10. Implement a terminated privileged employee checklist
Too many organizations don’t keep proper track of employee departures, especially when there are disparate departments and environments. The HR department must be tasked with notifying all application and environment owners of employee departures so their access can be thoroughly removed.
An across-the-board checklist of all systems and environments employees handling credit card data should be compiled and maintained by the IT and/or cybersecurity departments, and all steps should be followed to ensure 100% access removal.
Do not delete accounts; disable them instead, as proof of disabled accounts is often required by PCI auditors.
For more guidance on how to onboard or offboard employees, the experts at TechRepublic Premium have put together a convenient checklist to get you started.
11. Implement secure data destruction methodologies
When cardholder data is removed, per requirements, there must be a secure data destruction method involved. It may entail software or hardware based processes such as file deletion or disk/tape destruction. Often, the destruction of physical media will require evidence to confirm this has been done properly and witnessed.
12. Conduct penetration testing
Arrange for in-house or external penetration tests in order to check your environment and confirm everything is sufficiently secure. You would much rather find any issues which you can correct independently before a PCI auditor does so.
13. Educate your user base
Comprehensive user training is essential in order to maintain secure operations. Train users on how to securely access and/or handle cardholder data, how to recognize security threats such as phishing scams or social engineering, how to secure their workstations and mobile devices, how to use multi-factor authentication, how to detect anomalies, and most of all, whom to contact to report any suspected or confirmed security breaches.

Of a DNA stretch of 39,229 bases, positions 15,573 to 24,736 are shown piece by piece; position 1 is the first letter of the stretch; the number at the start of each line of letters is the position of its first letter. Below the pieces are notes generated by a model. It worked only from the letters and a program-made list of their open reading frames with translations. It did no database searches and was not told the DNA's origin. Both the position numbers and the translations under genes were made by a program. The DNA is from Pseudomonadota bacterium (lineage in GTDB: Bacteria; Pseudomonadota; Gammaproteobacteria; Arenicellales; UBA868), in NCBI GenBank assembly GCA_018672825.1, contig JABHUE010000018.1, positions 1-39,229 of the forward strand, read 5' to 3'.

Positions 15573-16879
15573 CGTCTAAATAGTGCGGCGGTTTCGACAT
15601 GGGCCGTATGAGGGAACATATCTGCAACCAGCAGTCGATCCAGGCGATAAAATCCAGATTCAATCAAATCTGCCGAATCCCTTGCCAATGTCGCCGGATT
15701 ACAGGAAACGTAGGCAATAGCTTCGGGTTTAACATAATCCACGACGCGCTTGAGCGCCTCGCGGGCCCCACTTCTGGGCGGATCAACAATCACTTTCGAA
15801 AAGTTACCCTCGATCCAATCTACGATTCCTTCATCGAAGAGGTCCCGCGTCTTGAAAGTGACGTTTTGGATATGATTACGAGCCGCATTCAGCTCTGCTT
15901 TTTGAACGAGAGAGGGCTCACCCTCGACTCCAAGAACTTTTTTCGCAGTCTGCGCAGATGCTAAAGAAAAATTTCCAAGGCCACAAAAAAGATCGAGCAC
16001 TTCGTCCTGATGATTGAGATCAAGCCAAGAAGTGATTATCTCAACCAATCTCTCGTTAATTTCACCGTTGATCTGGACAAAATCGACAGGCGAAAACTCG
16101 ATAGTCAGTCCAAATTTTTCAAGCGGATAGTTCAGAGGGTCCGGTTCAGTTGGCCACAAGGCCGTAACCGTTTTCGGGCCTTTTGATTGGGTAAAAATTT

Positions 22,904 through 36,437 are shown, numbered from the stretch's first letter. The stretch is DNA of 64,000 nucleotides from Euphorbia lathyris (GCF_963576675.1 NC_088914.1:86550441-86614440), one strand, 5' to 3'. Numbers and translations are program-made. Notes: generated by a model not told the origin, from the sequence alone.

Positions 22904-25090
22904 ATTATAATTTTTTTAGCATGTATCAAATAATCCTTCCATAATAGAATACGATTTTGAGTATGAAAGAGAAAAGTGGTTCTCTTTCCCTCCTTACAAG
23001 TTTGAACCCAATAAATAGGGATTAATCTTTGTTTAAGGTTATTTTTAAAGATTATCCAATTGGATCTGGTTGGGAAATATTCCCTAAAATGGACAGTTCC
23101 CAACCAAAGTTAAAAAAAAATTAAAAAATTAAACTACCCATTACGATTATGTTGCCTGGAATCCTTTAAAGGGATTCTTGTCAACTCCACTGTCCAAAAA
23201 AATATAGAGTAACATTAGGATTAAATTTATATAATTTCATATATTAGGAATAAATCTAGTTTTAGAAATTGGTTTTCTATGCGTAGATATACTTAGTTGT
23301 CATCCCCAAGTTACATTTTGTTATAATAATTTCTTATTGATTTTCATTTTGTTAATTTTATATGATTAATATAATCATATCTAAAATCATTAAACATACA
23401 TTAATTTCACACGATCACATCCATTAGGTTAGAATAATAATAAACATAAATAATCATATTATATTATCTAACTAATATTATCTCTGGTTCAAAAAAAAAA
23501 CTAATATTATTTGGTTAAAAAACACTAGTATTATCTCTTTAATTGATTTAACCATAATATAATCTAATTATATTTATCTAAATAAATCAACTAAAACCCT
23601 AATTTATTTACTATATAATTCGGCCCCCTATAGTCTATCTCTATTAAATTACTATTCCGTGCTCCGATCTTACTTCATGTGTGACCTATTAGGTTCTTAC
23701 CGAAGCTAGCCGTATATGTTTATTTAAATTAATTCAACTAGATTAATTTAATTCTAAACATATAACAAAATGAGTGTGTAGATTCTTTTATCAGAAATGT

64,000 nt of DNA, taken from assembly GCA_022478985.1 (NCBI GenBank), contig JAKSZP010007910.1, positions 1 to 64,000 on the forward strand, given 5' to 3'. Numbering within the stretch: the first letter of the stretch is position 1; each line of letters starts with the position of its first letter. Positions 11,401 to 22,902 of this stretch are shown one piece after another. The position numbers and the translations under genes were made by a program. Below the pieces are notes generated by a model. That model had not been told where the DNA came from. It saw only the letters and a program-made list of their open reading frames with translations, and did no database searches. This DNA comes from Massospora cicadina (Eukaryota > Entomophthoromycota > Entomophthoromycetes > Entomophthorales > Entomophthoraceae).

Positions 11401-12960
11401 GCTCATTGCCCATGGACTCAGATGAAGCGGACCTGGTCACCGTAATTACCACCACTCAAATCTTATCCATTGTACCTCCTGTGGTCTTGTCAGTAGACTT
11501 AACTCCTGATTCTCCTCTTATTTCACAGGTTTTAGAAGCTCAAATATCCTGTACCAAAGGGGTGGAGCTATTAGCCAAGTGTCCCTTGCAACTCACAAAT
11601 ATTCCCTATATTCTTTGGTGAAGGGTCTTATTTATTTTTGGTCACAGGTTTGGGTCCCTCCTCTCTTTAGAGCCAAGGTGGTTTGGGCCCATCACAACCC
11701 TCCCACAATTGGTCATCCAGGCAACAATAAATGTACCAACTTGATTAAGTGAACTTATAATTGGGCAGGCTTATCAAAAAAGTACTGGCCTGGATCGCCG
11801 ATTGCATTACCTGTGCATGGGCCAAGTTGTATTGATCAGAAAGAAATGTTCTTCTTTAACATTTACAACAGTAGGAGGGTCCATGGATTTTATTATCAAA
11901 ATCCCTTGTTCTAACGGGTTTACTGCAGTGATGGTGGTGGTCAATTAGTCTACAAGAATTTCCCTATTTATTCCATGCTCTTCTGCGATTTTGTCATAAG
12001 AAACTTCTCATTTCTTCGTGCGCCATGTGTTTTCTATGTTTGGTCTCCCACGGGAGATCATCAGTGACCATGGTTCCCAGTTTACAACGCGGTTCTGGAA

14. Be prepared to work with auditors
Now we come to audit time, where you will meet with an individual or team whose goal it is to analyze your organization’s PCI compliance. Don’t be nervous or apprehensive; these folks are here to help, not spy on you. Give them everything they ask for and only what they ask — be honest but minimal. You’re not hiding anything; you’re only delivering the information and responses that sufficiently meet their needs.
Additionally, hold onto evidence such as screenshots of settings, system vulnerability reports and user lists, as those might come in handy to submit in future auditing endeavors. Address all of their recommendations for remediations and changes as quickly as possible, and prepare to submit evidence that this work has been completed.
Thoroughly vet out any proposed changes to ensure these will not negatively impact your operational environment. For instance, I have seen scenarios where TLS 1.0 was requested to be removed in favor of newer TLS versions, but applying this recommendation would have broken connectivity from legacy systems and caused an outage. Those systems had to be updated first in order to comply with requirements.